Victorian costume – top hat, black coat, paisley scarf – concentrating on keeping my hands warm in my fingerless Scrooge-style mittens, when I hear a woman answering a question that her friend has just whispered to her;

“Of course he’s real!”

I decide that I better keep active so that people don’t mistake me for a mannequin and I draw the Cathedral tower and porch as seen from our stall on the precint.

Like most of my drawings, this started as pen and ink line, but it was when I added that patch of blue – French Ultramarine – that I could see between the sandstone finials of the Catherdral porch and the awning of the stall, that the drawing came to life.

A large flock of town pigeons were soaking up the sun on the roof of a shop on Upper Kirkgate and we saw a Sparrowhawk circling briefly but I didn’t hear or see a Peregrine, a falcon that has often been seen around the Cathedral and blocks of flats in the centre of the city.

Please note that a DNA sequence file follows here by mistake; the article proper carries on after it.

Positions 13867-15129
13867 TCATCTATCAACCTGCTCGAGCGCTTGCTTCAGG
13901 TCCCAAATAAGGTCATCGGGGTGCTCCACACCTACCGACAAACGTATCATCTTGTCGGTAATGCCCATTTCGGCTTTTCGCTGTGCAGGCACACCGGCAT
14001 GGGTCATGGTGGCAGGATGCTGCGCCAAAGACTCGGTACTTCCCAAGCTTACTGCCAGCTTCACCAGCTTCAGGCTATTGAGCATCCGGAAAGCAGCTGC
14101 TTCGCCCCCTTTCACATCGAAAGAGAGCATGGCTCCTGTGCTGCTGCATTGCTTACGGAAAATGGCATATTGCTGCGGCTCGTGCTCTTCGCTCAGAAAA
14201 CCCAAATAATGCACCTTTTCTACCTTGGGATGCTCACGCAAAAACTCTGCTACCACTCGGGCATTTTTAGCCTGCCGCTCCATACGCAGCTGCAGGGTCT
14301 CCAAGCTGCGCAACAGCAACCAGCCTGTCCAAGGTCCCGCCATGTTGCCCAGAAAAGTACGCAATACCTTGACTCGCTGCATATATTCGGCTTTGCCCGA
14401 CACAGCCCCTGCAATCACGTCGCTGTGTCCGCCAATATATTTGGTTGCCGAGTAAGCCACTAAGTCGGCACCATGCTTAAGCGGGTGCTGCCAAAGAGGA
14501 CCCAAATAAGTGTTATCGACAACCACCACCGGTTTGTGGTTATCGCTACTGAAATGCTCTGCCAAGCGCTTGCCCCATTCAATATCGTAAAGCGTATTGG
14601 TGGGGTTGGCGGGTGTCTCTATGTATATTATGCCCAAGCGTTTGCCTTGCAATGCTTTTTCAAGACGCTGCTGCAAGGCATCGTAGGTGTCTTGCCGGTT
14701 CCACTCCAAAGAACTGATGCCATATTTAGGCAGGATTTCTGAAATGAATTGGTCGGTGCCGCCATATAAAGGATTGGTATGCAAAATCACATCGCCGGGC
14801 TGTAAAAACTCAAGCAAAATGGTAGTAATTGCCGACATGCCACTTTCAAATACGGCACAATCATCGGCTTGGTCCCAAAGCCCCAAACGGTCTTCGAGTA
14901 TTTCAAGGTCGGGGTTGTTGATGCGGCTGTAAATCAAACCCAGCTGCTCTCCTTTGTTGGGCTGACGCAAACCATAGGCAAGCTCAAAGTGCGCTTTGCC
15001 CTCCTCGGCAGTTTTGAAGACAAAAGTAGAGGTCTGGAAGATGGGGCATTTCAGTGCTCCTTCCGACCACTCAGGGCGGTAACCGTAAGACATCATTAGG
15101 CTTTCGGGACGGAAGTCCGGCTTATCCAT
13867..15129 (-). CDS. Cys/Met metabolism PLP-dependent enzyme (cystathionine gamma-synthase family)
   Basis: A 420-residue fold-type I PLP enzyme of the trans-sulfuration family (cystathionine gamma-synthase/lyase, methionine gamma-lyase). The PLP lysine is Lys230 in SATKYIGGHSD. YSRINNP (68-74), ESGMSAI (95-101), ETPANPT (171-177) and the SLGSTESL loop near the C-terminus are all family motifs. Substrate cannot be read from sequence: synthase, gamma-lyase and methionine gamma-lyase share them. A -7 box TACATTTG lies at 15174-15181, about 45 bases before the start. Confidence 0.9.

MY BIG SISTER posted a comment yesterday to say that I was beginning to sound like a computer geek (wish I was sometimes, that would be so useful) so just to prove that I haven’t totally exchanged pen and ink for mouse and graphic pad here are a few recent drawings from my sketchbook. I have to admit that when drawing this row of chairs as we waited for my mum at the doctor’s I did find myself thinking ‘how would I do this in Sketchup’.

These magazines would be fiddly to design on a 3D program. The basic shapes would be simple enough but the dog-eared corners would need adding individually.

Desert Lake

I’M BACK in Bryce 7 territory as I trek my way through the basic tutorials to re-familiarise myself with the programme after a couple of years when I couldn’t get it working on my machine. The last time I went through this tutorial, using Bryce 4 in 2004 (left), I added a few rocks to the lake shore. The rendering of the scene has improved, making the most of the capabilities of my new computer. I’m almost ready to supply the images for a National Geographic article.